South Central Texas and parts of the Hill Country are home to one of the most striking raptors in the country – the northern crested caracara falcon (caracara cheriway). This beautiful bird is spotted frequently in rural areas around San Antonio, where it is often overlooked as a buzzard, because it is similar in flight and size, and often mixes in amidst vultures at a carcass.
Up close, though, they are beautiful birds, with a large orange beak, dark brown or black wing and back feathers, a white head and face, and a dark “beret” or crest on their heads. The underside of the dark tail is white, and their are brown flecks across its creamy chest. It can be differentiated from buzzards in flight by a sharp white stripe near the end of its dark wings.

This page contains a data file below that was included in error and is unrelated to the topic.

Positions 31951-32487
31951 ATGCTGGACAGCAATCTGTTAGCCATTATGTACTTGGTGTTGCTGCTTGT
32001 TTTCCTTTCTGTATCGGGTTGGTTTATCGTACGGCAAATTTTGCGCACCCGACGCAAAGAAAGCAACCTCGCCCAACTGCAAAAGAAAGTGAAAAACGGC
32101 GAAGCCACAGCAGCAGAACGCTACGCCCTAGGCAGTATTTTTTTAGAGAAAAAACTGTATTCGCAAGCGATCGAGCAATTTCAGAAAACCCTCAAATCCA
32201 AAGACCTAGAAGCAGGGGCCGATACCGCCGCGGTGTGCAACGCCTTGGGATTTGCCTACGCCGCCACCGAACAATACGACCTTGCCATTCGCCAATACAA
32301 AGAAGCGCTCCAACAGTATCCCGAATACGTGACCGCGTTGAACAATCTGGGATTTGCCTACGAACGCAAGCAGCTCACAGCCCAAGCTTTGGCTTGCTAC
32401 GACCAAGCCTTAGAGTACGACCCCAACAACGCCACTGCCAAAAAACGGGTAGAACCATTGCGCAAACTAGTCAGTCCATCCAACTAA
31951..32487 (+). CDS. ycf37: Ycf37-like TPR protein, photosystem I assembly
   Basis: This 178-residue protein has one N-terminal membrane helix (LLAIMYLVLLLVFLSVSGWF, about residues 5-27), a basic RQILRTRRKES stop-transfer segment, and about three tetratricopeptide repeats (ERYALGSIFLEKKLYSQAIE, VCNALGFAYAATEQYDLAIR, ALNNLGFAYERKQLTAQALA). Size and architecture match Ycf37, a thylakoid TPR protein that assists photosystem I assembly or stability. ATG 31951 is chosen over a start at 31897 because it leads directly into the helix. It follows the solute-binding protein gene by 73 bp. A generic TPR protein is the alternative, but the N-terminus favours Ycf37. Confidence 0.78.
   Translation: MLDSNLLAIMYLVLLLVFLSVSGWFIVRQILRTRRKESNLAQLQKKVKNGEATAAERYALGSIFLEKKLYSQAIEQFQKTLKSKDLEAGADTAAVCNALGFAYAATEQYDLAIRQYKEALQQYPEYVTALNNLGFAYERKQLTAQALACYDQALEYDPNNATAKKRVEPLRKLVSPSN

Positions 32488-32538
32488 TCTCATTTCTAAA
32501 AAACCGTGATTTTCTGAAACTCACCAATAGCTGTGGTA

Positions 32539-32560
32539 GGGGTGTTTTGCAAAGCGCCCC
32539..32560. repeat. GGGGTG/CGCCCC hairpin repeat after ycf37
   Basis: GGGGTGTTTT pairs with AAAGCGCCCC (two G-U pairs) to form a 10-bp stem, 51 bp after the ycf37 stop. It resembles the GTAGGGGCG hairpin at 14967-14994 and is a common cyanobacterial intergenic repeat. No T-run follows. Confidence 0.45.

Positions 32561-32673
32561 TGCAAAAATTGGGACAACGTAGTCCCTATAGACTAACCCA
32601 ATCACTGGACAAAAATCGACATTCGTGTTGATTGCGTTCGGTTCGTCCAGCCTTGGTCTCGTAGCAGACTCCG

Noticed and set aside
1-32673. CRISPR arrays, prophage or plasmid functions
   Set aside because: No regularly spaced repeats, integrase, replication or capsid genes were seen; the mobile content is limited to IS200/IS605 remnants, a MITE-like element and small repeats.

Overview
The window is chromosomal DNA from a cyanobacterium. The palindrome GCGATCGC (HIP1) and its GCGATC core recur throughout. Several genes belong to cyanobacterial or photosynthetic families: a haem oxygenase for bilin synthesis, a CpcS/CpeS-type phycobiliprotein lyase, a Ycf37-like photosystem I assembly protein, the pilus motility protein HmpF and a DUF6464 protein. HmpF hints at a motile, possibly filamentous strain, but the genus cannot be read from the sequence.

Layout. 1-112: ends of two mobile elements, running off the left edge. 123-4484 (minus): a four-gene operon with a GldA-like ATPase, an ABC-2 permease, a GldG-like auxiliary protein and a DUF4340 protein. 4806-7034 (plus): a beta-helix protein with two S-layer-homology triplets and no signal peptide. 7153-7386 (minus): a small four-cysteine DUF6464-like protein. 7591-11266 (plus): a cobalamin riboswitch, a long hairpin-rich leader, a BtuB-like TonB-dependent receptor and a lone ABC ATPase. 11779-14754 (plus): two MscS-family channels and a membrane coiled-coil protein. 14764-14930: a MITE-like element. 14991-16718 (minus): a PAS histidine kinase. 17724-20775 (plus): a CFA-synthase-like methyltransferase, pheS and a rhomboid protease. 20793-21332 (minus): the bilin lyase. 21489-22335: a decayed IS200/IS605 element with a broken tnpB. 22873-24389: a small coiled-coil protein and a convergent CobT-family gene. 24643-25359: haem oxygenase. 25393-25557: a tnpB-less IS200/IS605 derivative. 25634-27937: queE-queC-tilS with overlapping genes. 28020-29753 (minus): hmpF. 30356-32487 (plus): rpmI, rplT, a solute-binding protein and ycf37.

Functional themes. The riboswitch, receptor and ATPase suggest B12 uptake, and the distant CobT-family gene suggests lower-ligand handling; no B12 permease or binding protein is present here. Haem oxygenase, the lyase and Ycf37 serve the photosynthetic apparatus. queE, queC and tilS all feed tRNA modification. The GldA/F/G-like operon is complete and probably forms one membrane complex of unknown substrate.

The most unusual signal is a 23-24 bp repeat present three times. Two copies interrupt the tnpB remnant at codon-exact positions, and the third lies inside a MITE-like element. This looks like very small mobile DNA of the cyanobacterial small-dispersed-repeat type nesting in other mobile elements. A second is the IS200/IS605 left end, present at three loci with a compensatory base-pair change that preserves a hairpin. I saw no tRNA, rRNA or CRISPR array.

Colloquially, many South Texas residents call the bird a “Mexican Eagle,” although the true bird depicted on official Mexican currency and the flag is a golden eagle.
Like vultures, the caracara eats mainly carrion, although it also eats insects and hunts for small animals.